I watched season 1 of Happy Valley several times. I even wrote recaps of every episode. I decided to watch it all again this week with close captions on and found I had missed at least half of it. I thought my ear for a Yorkshire accent was getting pretty good, but I was wrong. Continue reading “Happy Valley Discoveries with Close Captions On”
Jackie & Ryan is a warm-hearted romance that includes music. You can’t stay by the fire on a cold winter’s TV hiatus any better way than to watch a sweet love story with great songs in it, can you?
Jackie & Ryan features Katherine Heigl as Jackie. Jackie is a pop singer who returned from her high powered life to her home in Ogden, Utah. She’s divorcing her asshole, er, her husband, and taking care of her daughter Lia (Emily Alyn Lind). It turns out that Katherine Heigl can sing. Who knew? Continue reading “Review: Jackie & Ryan”
Phoenix is a German film that earned over the top rave reviews from festival goers. Set in Berlin in 1944, the film stars Nina Hoss as a woman returning from a concentration camp. It’s beautifully photographed and has a very satisfying ending. Nina Hoss is wonderful in the part. I also give it high marks; it kept me holding my breath with fear. But I had a couple of complaints about the film.
Spoilers ahead. Continue reading “Review: Phoenix”
Season 2 of the Danish hit series Dicte finally made its way to American Netflix. It was a very long wait. Dicte demanded binge watching and I complied. Here’s my take on season 2. There are some spoilers ahead.
Based on novels by Danish author Elsebeth Egholm, Dicte stars Iben Hjejle as Dicte Svendsen, a divorced single mother and crime reporter for the Aarhus newspaper. Continue reading “Dicte, Season 2 of the Danish Crime Drama”
Trumbo is a fact-based story about Dalton Trumbo, a screenwriter who was blacklisted during the Communist scare of the 1940s and 50s. Bryan Cranston is brilliant as the chain-smoking, hard-drinking writer who lead other Hollywood writers in a quiet but effective revolt against blacklisting.
Trumbo served time in prison for his liberal beliefs, as did many others during the hysterical fear-based Communist scourge of the 1950s. The 1st Amendment was under attack by many who sought to control the remarks and opinions of others – and throw them in prison if they disagreed. Continue reading “Review: Trumbo”
[This post originally appeared at Time Goes By, written by Ronni Bennett. Thanks to Ronni for allowing me to reprint it here.]
Not infrequently, I grumble out loud around here about how few roles, especially major roles, there are in film for elder actors. Our generation doesn’t get much representation on what in our youth was called the silver screen.
But not so in 2015. As the year-end round-ups of the arts are being published, it is gratifying to see how many of our contemporaries have been not only getting work but in some cases being nominated for awards.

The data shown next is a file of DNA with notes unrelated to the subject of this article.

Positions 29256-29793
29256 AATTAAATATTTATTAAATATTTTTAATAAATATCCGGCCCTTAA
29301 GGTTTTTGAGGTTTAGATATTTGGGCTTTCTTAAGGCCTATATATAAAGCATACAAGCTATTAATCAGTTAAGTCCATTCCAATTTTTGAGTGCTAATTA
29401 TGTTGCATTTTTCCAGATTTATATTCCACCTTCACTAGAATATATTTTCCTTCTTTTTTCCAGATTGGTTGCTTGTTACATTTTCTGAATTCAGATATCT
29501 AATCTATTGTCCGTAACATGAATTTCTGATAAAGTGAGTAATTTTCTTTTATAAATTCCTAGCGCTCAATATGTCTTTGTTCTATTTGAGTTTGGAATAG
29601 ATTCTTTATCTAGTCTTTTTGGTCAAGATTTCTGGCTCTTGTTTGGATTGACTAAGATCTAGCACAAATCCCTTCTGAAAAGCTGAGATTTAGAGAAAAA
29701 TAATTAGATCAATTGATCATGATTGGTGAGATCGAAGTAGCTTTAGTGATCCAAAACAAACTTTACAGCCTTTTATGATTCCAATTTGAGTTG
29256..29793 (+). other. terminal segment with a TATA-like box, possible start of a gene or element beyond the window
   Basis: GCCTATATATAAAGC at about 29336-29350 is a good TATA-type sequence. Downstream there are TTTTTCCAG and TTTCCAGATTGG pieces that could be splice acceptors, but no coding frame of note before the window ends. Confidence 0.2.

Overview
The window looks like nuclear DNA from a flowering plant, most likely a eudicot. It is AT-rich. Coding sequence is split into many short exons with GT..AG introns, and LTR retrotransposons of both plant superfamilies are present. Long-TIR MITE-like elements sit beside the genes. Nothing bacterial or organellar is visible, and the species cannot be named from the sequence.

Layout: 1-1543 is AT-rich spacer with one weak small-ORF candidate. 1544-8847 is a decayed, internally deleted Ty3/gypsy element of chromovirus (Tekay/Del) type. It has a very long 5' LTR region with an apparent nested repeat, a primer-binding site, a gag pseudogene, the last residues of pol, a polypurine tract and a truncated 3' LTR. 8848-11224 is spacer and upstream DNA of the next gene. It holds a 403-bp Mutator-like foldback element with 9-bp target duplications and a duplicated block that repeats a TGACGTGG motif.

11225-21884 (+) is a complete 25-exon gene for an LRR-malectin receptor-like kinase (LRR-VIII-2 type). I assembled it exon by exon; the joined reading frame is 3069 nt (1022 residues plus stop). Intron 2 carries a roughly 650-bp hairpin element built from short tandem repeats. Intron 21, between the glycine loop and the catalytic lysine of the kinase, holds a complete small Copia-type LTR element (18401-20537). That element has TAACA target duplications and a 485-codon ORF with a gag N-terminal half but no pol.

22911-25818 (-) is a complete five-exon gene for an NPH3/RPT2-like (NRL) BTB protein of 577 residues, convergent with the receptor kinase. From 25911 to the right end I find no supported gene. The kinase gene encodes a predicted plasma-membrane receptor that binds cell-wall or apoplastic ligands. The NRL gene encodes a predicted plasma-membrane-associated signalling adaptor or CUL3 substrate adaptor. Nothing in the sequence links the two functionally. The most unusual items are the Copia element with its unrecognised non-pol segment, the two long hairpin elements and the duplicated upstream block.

This is a list of some of the biggest names and the movies they have starred in this year. It is in no way meant to be comprehensive, and I arbitrarily chose 65 to be the low-end age cutoff. Maybe you have seen some of these. (A few random trailers included) Continue reading “Reprint: A Good Year for Elder Actors”
Interstellar is a space adventure about time, space and the power of love to cross dimensions. The main character, Cooper (Matthew McConaughey) is a pilot who sets off on a mission he believes will save earth and his two children.
Mild spoilers ahead.
The film starts on a dying earth subject to massive dust storms. Cooper is a former pilot, now a farmer living with his two kids. The kids are Murph (Mackenzie Foy) and Tom (Timothée Chalamet). They live on a farm growing hundreds of acres of corn. That’s the only thing that will still grow on earth. Cooper’s father (John Lithgow) lives with them. Young Murph has a brilliant mind. Together Cooper and Murph puzzle out a mysterious anomaly that leads them to a secret NASA installation headed by Professor Brand (Michael Caine). The professor’s daughter, simply called Brand, is played by Anne Hathaway. Brand is another scientist. Continue reading “Review: Interstellar”
Brooklyn stars Saoirse Ronan in a visually lush story about the life of an Irish immigrant in the 1950s. Ronan played Eilis, a young woman who goes to Brooklyn in search of a better life. She arrives there with a job and a place to stay. In that sense her immigrant story is easier than many such tales.
The local priest (Jim Broadbent) sponsored Eilis. He arranged night classes in accounting for her at Brooklyn College. She excelled in her studies.
Mild spoilers ahead. Continue reading “Review: Brooklyn”
Old Ain’t Dead just me, watching whatever looks good. To me. I don’t watch everything. I don’t have a “best of 2015” list because I don’t have a clue as to what most of 2015 had to offer, much less what the best of all that would be.
Yet here we are, at the end of the year, and a top 10 list is in order. So how about an Old Ain’t Dead top 10 for 2015? I present my favorites in no particular order.
I admit to being a little fast and loose with the 2015 part. Some of these things were made before 2015, but I saw them in 2015. Just go with it.
I cheated just a bit, too, because at the end I threw in a few extra mentions of things too good to ignore.
The Principal is a complex story about a mostly Muslim high school for boys in Sydney, Australia. Matt Bashir (Alex Dimitraides) is sent into the failing school as a new principal.
He proposes radical changes to the way the school is run and the way the boys are treated. The faculty and staff resist those changes at first, but eventually come round to his view of things when they see the results.